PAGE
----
No apology necessary! Just calibrating the rating systems, that’s all. [cheers.gif]
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Re: TNs: 2004 Ch. Pontet Canet, 2003 Joguet Clos de la Dioterie

#14 Post by Alan Rath » August 18th, 2019, 8:01 pm

I sold any 2003 joguet I had years ago (2009 as well); also sold every bottle of 2002 and 2004 Bordeaux I owned (not many, but just too austere for my tastes).
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Re: TNs: 2004 Ch. Pontet Canet, 2003 Joguet Clos de la Dioterie

#15 Post by Julian Marshall » August 19th, 2019, 12:51 am

Sounds like the Joguet may have been faulty, if it tasted like the Clos de l'Echo. I've had the latter twice recently and enjoyed it a lot, although it's not quite ready yet. 2003 was a roaster all over France but the Loire probably fared better than other regions. the Baudry Croix Boissée I tried wasn't roasted, just a little one dimensional. I've only got one Joguet from 03, the Varennes, which I shall try soon and report back on. As for Pontet-Canet, it's one of the few 04s I have which I have yet to try. The only 04 to really impress me has been Léoville-Barton.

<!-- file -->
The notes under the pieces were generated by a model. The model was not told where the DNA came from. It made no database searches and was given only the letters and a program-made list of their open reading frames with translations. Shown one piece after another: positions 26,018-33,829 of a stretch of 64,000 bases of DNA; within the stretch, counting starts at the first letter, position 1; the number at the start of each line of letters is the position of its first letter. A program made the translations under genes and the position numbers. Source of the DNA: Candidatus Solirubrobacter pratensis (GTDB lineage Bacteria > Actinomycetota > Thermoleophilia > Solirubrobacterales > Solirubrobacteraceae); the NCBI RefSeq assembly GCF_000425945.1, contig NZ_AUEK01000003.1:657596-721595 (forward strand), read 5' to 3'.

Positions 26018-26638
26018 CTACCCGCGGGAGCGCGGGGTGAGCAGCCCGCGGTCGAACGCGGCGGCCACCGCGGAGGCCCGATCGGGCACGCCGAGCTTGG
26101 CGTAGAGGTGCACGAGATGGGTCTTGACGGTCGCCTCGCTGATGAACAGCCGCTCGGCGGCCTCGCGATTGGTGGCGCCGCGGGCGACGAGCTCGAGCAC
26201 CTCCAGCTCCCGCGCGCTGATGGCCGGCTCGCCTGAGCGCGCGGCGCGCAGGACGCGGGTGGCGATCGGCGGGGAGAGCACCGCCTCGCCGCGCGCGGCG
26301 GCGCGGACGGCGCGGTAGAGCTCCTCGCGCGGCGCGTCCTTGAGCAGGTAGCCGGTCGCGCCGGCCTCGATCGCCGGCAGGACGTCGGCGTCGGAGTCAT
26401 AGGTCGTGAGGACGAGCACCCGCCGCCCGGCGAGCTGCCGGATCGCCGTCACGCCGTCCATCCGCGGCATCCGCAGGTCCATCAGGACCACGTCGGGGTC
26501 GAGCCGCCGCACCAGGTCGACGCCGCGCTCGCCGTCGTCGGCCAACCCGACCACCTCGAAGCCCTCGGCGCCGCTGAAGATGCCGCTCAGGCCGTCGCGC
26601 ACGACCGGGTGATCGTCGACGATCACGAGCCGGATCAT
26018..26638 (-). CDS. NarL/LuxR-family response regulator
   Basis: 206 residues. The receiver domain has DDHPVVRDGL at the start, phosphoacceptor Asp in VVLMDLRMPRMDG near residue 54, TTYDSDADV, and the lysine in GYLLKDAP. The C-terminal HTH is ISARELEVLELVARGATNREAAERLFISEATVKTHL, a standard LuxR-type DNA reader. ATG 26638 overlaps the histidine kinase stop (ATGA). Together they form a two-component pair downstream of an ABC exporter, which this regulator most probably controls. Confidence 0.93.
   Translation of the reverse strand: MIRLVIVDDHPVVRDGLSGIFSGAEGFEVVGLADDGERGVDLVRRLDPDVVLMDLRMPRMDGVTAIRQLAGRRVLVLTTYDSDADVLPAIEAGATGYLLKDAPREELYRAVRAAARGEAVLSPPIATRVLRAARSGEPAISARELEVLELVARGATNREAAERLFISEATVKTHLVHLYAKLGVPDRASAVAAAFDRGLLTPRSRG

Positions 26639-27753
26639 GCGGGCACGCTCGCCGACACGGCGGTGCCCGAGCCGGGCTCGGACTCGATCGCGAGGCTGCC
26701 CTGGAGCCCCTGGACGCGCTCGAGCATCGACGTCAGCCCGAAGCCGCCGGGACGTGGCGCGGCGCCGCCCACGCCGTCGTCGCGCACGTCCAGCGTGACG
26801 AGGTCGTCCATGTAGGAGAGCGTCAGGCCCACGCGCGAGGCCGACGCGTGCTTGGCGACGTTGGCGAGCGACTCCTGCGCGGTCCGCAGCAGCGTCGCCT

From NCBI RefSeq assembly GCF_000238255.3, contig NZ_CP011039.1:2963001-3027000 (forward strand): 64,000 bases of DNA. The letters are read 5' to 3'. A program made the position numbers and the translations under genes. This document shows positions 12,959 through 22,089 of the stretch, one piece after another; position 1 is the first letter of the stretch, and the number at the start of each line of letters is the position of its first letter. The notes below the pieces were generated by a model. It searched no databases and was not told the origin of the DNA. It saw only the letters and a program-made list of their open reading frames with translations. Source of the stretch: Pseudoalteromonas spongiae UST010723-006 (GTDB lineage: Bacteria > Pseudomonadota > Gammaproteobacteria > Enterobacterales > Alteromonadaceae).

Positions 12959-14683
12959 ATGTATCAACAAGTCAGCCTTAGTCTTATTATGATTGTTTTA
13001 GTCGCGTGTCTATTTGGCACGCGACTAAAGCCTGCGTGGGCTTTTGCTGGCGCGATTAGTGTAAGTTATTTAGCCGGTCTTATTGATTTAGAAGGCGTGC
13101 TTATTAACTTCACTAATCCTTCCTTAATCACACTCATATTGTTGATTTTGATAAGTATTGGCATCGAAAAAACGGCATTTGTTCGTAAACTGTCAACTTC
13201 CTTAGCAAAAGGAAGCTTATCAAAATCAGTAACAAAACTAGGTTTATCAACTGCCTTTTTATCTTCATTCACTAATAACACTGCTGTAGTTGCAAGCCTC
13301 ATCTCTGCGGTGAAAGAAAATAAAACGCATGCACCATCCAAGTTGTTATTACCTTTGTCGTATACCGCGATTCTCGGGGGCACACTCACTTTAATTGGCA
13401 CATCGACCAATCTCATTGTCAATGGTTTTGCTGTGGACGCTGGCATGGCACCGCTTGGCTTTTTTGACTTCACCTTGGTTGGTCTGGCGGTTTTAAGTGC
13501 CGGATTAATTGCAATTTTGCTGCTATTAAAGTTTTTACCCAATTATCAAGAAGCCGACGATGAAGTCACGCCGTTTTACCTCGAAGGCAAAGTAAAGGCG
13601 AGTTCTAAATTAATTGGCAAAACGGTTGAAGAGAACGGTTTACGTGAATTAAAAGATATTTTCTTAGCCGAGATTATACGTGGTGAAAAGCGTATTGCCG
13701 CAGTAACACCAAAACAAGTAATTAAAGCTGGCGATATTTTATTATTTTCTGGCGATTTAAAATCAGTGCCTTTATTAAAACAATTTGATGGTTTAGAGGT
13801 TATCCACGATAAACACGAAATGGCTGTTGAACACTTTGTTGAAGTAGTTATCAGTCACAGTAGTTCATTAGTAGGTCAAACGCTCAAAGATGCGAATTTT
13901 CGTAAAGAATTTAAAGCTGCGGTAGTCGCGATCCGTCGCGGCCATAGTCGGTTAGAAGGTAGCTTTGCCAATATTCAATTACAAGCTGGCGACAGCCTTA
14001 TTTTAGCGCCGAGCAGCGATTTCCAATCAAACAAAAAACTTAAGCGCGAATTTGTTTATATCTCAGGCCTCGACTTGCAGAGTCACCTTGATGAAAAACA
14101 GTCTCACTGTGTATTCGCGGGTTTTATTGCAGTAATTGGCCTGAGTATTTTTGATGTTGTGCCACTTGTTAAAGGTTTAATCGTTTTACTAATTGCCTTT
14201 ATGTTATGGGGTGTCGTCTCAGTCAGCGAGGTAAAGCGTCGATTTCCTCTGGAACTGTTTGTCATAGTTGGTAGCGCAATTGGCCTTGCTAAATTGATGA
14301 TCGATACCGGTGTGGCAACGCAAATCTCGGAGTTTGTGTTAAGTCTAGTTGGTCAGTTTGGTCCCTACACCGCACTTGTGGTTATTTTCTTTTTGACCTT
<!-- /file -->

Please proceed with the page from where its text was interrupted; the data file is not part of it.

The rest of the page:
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Re: TNs: 2004 Ch. Pontet Canet, 2003 Joguet Clos de la Dioterie

#16 Post by Robert.A.Jr. » August 19th, 2019, 5:27 am

Neal.Mollen wrote:
August 18th, 2019, 6:24 pm
Pontet is about as non-interventionist as there is in bdx these days
And, do you buy and like it? Curious.

Some of their “non-interventionist” measures started after the 2004 vintage, I think, FWIW.

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Re: TNs: 2004 Ch. Pontet Canet, 2003 Joguet Clos de la Dioterie

#17 Post by Neal.Mollen » August 19th, 2019, 5:34 am

Robert.A.Jr. wrote:
August 19th, 2019, 5:27 am
Neal.Mollen wrote:
August 18th, 2019, 6:24 pm
Pontet is about as non-interventionist as there is in bdx these days
And, do you buy and like it? Curious.

Some of their “non-interventionist” measures started after the 2004 vintage, I think, FWIW.
I don't drink it much. I have a bunch of the 2006 buried (this one is going to take a very long time). I like the 99 and 2000
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Re: TNs: 2004 Ch. Pontet Canet, 2003 Joguet Clos de la Dioterie

#18 Post by D@vid Bu3ker » August 19th, 2019, 6:07 am

2004 was when PC started with their biodynamics.
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Re: TNs: 2004 Ch. Pontet Canet, 2003 Joguet Clos de la Dioterie

#19 Post by Robert.A.Jr. » August 19th, 2019, 6:20 am